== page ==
Plano also sells some really nicely designed toolboxes, one of which you can place on your desktop. It will have small drawers for easy access to screwdrivers, pliers, and other basics. Because you need a work area that’s only about three feet square for most electronics projects, surrendering some desk space to a toolbox is not a big sacrifice.

If you have a steel desk with relatively shallow drawers, one of them can be allocated
for printed catalogs. Don’t underrate the usefulness of hard copy, just because you can buy everything online. The Mouser catalog, for instance, has an index, which is better in some ways than their online search feature, and the catalog is divided into helpful categories. Many times I’ve found useful parts that I never knew existed, just by browsing, which is much quicker than flipping through PDF pages online, even with a broadband connection. Currently, Mouser is still quite generous about sending out their catalogs, which contain over 2,000 pages. McMaster-Carr will also send you a catalog, but only after you’ve ordered from them, and only once a year.

Now, the big question: how to store all those dinky little parts, such as resistors, capacitors, and chips? I’ve tried various solutions to this problem. The most obvious
is to buy a case of small drawers, each of which is removable, so you can place it on your desk while you access its contents. But I don’t like this system, for two reasons. First, for very small components, you need to subdivide the drawers, and the dividers are never secure. And second, the removability of the drawers creates the risk of accidentally emptying the contents on the floor. Maybe you’re too careful to allow this to happen, but I’m not!


Figure 5-5. Darice Mini-Storage boxes are ideal for components such as resistors, capacitors, and semiconductors. The boxes can be stacked stably or stored on shelves, with their ends labeled. The brand sticker is easily removed after being warmed with a heat gun.

My personal preference is to use Darice Mini-Storage boxes, shown in Figure 5-5. You can find these at Michaels in small quantities, or buy them more economically in bulk online from suppliers such as The blue boxes are subdivided into five compartments that are exactly the right size and shape for resistors. The yellow boxes are subdivided into ten compartments, which are ideal for semiconductors. The purple boxes aren’t divided at all, and the red boxes have a mix of divisions.

The dividers are molded into the boxes, so you don’t have the annoyance associated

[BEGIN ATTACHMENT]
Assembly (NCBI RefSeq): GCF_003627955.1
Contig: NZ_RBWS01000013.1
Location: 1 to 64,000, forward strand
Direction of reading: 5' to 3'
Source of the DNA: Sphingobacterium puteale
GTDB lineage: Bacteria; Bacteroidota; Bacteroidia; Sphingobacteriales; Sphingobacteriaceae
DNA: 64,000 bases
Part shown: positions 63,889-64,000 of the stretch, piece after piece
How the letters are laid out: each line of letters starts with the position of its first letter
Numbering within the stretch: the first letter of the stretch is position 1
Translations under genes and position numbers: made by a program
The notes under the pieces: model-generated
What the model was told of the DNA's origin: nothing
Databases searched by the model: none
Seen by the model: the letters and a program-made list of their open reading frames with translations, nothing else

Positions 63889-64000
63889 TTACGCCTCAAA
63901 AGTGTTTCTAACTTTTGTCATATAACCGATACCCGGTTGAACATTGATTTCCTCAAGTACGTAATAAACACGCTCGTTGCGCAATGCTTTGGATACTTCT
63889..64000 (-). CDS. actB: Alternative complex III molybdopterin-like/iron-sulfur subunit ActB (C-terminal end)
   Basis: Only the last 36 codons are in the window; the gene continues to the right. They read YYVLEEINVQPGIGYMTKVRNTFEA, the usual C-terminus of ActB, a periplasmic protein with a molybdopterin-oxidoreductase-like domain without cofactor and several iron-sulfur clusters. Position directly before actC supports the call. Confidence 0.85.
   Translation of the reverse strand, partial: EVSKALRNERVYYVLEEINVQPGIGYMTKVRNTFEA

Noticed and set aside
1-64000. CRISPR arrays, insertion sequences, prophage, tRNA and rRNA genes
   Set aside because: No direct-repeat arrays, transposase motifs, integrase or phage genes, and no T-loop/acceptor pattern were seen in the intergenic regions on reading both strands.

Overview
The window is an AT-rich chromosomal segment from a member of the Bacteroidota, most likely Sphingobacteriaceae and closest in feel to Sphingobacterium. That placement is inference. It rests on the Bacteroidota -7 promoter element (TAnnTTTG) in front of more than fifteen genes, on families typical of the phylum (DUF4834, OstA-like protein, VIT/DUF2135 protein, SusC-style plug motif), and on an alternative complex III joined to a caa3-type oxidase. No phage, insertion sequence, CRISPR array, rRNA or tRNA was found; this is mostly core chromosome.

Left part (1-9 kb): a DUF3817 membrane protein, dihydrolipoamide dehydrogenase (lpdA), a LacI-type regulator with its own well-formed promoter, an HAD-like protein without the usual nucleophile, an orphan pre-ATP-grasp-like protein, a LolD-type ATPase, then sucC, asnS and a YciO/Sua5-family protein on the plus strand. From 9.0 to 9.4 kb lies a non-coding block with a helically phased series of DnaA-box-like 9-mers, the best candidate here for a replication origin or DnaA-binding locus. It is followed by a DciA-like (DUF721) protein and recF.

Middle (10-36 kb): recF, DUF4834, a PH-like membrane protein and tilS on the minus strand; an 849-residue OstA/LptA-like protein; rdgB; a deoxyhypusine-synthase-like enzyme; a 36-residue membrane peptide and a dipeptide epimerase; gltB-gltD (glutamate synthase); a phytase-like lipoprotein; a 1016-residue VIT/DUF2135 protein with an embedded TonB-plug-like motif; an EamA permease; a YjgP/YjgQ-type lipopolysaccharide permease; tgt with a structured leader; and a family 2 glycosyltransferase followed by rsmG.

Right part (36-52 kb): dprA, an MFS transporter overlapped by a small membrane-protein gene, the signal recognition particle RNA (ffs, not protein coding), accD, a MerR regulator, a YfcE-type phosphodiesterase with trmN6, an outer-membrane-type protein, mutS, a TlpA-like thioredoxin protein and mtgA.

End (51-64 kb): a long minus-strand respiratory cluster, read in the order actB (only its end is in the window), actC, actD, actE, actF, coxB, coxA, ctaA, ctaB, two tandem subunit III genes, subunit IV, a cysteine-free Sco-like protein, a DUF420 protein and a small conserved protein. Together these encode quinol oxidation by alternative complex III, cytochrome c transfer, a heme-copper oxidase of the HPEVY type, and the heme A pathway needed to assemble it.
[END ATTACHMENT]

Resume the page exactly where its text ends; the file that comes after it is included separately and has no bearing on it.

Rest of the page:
with removable dividers that slip out of position, allowing components to mix together. The box lids fit tightly, so that even if you drop one of the boxes, it probably won’t open. The lids have metal hinges, and a ridge around the edge that makes the boxes securely stackable.

I keep my little storage boxes on a set of shelves above the desk, with a gap of 3″ between one shelf and the next, allowing two boxes to be stacked on each shelf. If I want to work with a particular subset of boxes, I shift them onto the desktop and stack them there.

No matter which way you choose to store your parts, labeling them is essential. Any ink-jet printer will produce neat-looking labels, and if you use peelable (nonpermanent) labels, you’ll be able to reorganize your parts in the future, as always seems to become necessary. I use color-coded labels for my collection of resistors, so that I can compare the stripes on a resistor with the code on the label, and see immediately if the resistor has been put in the wrong place. See Figure 5-6 below.


Figure 5-6. To check that resistors are not placed in the wrong compartments, print the color code on each label.

Even more important: you need to place a second (non-adhesive) label inside each compartment with the components. This label tells you the manufacturer’s part number and the source, so that reordering is easy. I buy a lot of items from Mouser, and whenever I open their little plastic bags of parts, I snip out the section of the bag that has the identifying label on it, and slide it into the compartment of my parts box before I put the parts on top of it. This saves frustration later.

If I were really well organized, I would also keep a database on my computer listing everything that I buy, including the date, the source, the type of component, and the quantity. But I’m not that well organized.


In the Maker Shed:

Make: Electronics
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Want to learn the fundamentals of electronics in a fun and experiential way? Start working on some excellent projects as soon as you crack open this unique, hands-on book. Build the circuits first, then learn the theory behind them! With Make: Electronics, you’ll learn all of the basic components and important principles through a series of “learn by discovery” experiments. And you don’t need to know a thing about electricity to get started.

Gareth Branwyn

Gareth Branwyn is a freelancer writer and the former Editorial Director of Maker Media. He is the author or editor of a dozen books on technology, DIY, and geek culture, including the first book about the web (Mosaic Quick Tour) and the Absolute Beginner’s Guide to Building Robots. He is currently working on a best-of collection of his writing, called Borg Like Me.